To make things a bit more challenging, I’ve omitted the x axis labels (which is date, not age), so you can’t work backwards from what season I’ve stopped each graph in. Update: Just to clarify, the tick marks on the x axis represent a time gap of about five years. But I will tell you that the races that I have plotted aren’t limited to major international competitions (WC, OWG, WSC); I’ve plotted every distance result I have for each skier.
Update2: Apparently I can’t seem to write very clearly this morning. It should also help to know that the “next race” each skier is about to do is potentially a completely different race. So it’s not like they (or any of them) are about to compete in the same race against each other.
I will also tell you that there is at least one skier who podiums and that for those who do podium, it’s their first career podium.
Leave your guesses in the comments!
I’d say I’m going to post the answers tomorrow, but my traffic probably isn’t high enough to warrant that quick a turnaround. How about we leave this open until Friday?
Update 3: Yet another reader requests a hi-re version of the graph. Honestly, I don’t think it will help much. But I am nothing if not responsive to my readers (click through for full version):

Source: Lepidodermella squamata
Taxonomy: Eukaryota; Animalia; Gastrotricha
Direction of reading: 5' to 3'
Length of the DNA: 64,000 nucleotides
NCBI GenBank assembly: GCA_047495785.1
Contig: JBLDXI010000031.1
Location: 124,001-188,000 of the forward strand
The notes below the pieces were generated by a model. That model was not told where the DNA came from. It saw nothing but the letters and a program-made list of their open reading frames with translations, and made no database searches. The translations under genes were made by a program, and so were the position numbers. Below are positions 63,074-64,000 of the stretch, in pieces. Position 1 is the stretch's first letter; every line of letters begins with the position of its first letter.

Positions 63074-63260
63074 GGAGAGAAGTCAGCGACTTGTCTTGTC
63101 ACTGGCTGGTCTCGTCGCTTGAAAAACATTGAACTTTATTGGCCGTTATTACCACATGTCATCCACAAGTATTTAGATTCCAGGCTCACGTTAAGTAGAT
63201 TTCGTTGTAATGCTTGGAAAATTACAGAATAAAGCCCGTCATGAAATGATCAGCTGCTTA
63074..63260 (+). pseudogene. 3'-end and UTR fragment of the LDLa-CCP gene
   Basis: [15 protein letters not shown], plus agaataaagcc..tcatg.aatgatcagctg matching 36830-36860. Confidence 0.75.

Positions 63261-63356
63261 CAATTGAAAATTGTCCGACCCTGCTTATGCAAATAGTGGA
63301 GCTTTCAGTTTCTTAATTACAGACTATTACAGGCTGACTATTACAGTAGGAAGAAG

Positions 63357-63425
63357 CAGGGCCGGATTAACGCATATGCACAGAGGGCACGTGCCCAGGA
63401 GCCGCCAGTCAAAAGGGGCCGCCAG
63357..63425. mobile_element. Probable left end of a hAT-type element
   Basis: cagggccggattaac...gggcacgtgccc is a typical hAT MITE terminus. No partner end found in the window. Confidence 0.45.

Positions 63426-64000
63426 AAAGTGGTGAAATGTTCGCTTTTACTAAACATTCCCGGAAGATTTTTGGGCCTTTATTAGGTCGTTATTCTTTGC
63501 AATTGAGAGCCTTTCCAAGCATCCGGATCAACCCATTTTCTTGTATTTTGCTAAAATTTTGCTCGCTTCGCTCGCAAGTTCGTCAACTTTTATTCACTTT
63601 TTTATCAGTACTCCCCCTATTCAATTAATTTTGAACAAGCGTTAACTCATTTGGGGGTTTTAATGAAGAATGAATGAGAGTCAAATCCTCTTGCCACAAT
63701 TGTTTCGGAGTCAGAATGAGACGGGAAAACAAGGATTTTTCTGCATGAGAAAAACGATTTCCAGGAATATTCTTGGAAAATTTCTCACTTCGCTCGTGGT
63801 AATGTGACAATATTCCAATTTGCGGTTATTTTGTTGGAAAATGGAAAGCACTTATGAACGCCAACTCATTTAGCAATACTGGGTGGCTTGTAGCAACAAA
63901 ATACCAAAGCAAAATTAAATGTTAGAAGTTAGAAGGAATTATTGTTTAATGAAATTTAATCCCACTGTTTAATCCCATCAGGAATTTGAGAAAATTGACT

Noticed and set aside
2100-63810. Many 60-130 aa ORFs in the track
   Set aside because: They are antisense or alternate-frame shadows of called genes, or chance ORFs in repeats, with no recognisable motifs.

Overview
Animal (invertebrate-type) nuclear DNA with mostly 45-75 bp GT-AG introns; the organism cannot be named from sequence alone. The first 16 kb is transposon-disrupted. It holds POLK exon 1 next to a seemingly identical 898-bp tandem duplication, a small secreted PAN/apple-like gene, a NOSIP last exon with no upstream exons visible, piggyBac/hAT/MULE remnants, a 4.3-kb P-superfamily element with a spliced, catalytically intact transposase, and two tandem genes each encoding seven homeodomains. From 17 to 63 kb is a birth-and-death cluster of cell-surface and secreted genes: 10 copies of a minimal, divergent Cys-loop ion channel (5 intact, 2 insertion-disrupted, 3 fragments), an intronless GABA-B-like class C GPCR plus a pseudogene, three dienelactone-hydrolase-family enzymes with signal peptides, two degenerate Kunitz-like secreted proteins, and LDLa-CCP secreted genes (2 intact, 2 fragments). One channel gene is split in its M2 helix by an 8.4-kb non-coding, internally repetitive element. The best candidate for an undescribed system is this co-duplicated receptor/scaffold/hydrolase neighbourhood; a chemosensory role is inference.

It’s been a light week at Statistical Skier; had to move the Statistical Residence to a new (much improved) locale closer to work, so things have been a bit hectic.
- We mucked around with the speeds that skiers travel at, looking at differences between races in Europe and the US.
- A short not on rivalries, in which I unwittingly dissed Marcus Hellner’s sprinting ability.
- Finally wrapped up XC skier retirement posts (really, honest!) with Tore Ruud Hofstad.
Another helpful commenter reminded me that Norwegian Tore Ruud Hofstad also retired this past July. My results for Hofstad stretch back to World Junior races in 1998 up to his retirement in 2010. I think one of the reasons I may have overlooked him is that he didn’t really race much last season. In fact, I can’t seem to find any individual races for him from the 2009-2010 season.
He won two individual medals at World Championships in 2003 (Silver) and 2005 (Bronze) and was frequently a member of the Norwegian men’s relay team, so he racked up some more medals there, mostly gold.
He also had a handful of World Cup podiums: four, by my count. He raced almost exclusively distance events, so we won’t bother looking at sprint results: Read more
I’ve talked about the amusing notion of victims and nemeses before. Let’s look at some extreme cases. Remember that a victim is someone you beat by a small margin (rather arbitrarily chosen by me to be less than or equal to ten seconds). A nemesis is just the reverse: someone who beats you by such a small margin.